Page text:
Simple to Use Epoxy Putty Stick for Permanently Restoring and Repairing Wood and Other Hard Surfaces

Simple to Use Epoxy Putty Stick for Permanently Restoring and Repairing Wood and Other Hard Surfaces


Hi I’m Tasha from the blog Designer
Trapped in a Lawyer’s Body and today I’m going to show you how you can fill deep
gouges in a wood surface using Mohawk’s Epoxy Putty Sticks. This is a much more
appropriate product for filling a large defect such as this, you would not want
to use hard fill sticks for that it’s too large. But the Epoxy Stick is great
because it hardens to a surface that’s probably harder than the wood and you
can use it for larger surface areas. You can also shape it so it would be great
to use on that round table leg that your dog chewed it can actually take on a
round shape. In order to use it you’re gonna need a sharp knife, you’re gonna
need some sandpaper to sand it after it’s cured, an old credit card or some
type of plastic scraper to level it with the surface of wood, or, if you need to
shape it to take on a curve an old credit card would work best, a bowl of
water to dip your fingers and so that the epoxy doesn’t stick to your fingers,
and then the Epoxy Putty Stick itself. When you select the color of your Epoxy Putty Stick you’re going to want to get it as close to the finish of the
existing finish as you can so that’s a pretty good shade for me, but there is a
color chart. The Epoxy Sticks themselves come in a variety of colors that can
even be mixed to achieve any color that you see on the color card. So the first
step is to cut your epoxy putty stick using a sharp knife. And you’re going to remove the plastic
from the outside it kind of looks like a piece of candy and it’s because epoxy is
two parts, so once you start mixing this and smashing it with your fingers it’s
going to activate it. Once it’s activated you only have three to five minutes to
work with the product ,so it’s important to keep in mind that you would be better
off to prepare too much product rather than too little because if you find that
you have too little then you’re actually gonna have to separate repairs and it’s
better to have it all in one if you can. Just dip your fingers in the water as
needed it’s not needed for the epoxy product itself but it does help keep it
from sticking your fingers as you mix it. You’ll know it’s mixed well when you
have one uniform color and you can feel it get warm in your hands that’s what’s
supposed to happen it’s part of the chemical reaction process so don’t be
armed. Then once it’s really soft and workable, I’m I’ve definitely cut off too
much which is fine I’m just gonna use a smaller amount, use my fingers to press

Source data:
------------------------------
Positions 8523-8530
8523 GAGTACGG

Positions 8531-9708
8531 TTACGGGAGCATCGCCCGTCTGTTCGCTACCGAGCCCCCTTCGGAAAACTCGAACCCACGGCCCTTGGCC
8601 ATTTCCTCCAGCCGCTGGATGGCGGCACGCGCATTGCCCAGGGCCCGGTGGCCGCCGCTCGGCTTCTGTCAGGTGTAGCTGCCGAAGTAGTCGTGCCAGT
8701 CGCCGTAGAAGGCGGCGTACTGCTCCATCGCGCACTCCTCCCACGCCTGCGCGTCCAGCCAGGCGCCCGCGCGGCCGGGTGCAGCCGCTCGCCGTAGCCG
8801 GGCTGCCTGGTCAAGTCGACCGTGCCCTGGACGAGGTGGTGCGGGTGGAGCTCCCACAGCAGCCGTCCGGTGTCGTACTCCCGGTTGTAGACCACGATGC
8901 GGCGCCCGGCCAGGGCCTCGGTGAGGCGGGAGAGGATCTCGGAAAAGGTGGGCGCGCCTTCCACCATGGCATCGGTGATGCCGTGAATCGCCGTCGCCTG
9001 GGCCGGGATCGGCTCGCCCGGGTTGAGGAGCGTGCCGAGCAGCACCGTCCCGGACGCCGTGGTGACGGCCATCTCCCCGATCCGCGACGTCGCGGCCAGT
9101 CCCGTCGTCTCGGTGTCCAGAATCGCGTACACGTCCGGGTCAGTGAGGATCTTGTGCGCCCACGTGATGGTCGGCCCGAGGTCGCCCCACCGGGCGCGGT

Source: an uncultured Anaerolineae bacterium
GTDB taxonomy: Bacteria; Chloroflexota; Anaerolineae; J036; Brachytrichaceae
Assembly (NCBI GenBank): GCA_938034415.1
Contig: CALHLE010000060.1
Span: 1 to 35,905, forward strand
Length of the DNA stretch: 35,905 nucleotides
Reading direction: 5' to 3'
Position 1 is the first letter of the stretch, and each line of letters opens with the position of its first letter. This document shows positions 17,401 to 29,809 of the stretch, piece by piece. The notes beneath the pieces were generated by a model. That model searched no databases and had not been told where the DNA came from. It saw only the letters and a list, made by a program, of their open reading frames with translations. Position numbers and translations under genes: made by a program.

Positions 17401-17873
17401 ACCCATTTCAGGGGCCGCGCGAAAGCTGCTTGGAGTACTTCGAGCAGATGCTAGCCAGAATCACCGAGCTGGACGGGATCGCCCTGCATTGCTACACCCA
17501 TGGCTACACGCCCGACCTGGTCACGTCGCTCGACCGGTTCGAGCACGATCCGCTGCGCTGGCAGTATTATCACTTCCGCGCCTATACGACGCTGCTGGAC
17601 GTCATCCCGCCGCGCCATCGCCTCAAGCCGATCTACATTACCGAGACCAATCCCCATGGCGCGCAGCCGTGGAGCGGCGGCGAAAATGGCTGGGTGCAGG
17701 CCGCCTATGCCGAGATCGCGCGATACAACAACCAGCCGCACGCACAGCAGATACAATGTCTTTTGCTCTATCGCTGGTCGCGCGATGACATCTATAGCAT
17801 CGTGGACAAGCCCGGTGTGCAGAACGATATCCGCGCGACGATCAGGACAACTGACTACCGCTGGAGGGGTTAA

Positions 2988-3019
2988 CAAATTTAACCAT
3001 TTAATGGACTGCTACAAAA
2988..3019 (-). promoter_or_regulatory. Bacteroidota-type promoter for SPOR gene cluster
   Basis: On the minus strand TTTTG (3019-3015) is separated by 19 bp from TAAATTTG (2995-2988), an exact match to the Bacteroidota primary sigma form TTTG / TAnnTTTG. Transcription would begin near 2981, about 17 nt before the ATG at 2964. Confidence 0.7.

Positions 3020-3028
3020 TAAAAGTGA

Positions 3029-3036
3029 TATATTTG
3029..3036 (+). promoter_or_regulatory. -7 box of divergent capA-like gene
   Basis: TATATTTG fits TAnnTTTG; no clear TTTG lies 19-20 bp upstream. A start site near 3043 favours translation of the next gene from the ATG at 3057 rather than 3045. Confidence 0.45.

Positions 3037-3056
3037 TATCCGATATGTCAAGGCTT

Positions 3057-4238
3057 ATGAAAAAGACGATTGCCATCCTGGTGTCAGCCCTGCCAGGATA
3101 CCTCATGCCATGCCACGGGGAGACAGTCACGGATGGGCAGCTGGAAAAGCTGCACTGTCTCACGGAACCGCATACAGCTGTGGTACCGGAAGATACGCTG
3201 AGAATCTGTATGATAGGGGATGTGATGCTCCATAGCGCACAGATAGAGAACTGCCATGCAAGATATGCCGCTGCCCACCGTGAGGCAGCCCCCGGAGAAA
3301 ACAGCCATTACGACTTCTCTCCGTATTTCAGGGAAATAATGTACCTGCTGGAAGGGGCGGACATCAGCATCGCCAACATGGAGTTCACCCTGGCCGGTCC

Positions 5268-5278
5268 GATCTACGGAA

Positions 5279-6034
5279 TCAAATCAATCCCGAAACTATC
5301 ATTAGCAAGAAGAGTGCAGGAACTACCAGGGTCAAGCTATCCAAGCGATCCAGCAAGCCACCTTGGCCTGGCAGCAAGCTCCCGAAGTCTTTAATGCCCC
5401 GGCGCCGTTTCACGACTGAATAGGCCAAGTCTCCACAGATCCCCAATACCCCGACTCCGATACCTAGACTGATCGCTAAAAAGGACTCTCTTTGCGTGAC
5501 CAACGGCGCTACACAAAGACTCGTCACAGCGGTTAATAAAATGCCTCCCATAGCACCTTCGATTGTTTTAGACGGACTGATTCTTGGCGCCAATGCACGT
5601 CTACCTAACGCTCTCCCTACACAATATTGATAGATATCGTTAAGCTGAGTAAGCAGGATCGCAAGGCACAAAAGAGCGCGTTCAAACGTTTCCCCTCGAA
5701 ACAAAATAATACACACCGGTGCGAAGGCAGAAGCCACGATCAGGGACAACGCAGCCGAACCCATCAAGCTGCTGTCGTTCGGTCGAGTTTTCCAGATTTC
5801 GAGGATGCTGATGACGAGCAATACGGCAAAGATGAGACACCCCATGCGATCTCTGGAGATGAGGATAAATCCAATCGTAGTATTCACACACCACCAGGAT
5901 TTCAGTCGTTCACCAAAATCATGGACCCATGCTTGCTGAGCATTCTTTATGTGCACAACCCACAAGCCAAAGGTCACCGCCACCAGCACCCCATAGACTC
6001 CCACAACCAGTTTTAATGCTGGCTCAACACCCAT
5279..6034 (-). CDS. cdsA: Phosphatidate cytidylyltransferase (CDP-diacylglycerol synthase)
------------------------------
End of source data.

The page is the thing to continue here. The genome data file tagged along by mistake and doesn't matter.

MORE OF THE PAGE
it into the gouge then I’m gonna use my scraper to get it as flat as I can and
to remove as much excess product as I can. Just because that will save me
sanding down the road and I can see it pulled it out on the gouge a little bit
there so I’m just gonna smooth it back down. Try not to overwork it. And it’ll fully
cure in about 20 minutes. After your Epoxy Putty has fully cured which takes
about 20 minutes you’re ready to sand it. So as with any sand paper you want to
start with a courser grit and work your way down to a finer grit. And just keep
sanding until it’s totally level with the surface. And just remember you always want to
stand in the same direction as your grain. Once it’s level you can stop sanding. Don’t be too worried about how it
removed some of the finish around the surface of the gouge that you filled. I’m
just gonna clean it off with a damp paper towel,
and once that dries we’re gonna come over it with a clear coat and we’ll coat
the entire area that was effected to add that finish back on. The Ultra Bond Clear
Finish Markers are very easy to use. After the tip is primed which this one
is here just come lightly over any finish that was removed and pick the
same finish as your piece so for this one I chose a semi-gloss. And even go
over the area that you epoxied. Then let that dry but you can already see how
much better that gouged area looks. And after this is dry I’ll show you how to
add back a little bit of the graining detail using the Brush Tip Graining
Markers. After the top coat has dried you can add some of the graining detail back
into your piece using Mohawks Brush Tip Graining Markers and it will
camouflage it even more you can already see it looks a whole lot better than
when we got started with that gouge but you just want to try to mimic the
greening in your wood so I see that it’s more narrow down here and it widens out
so I’m gonna try to follow that same pattern has a real feathery tip so you
just want to use a light touch. And remember no wood grain is perfect so you
want to use kind of a combination of shorter and longer strokes and pick a
color as close to your grain as you can. Remember
it’s easier to start lighter and go darker so err on the side of going to
light. You just want to feather it out with your finger a bit. And there you go
we’re much, much, much better place than where we started, the gouge is gone and
it’s fairly camouflaged so that if you didn’t know it was there and you were
standing away from it you wouldn’t even notice it.

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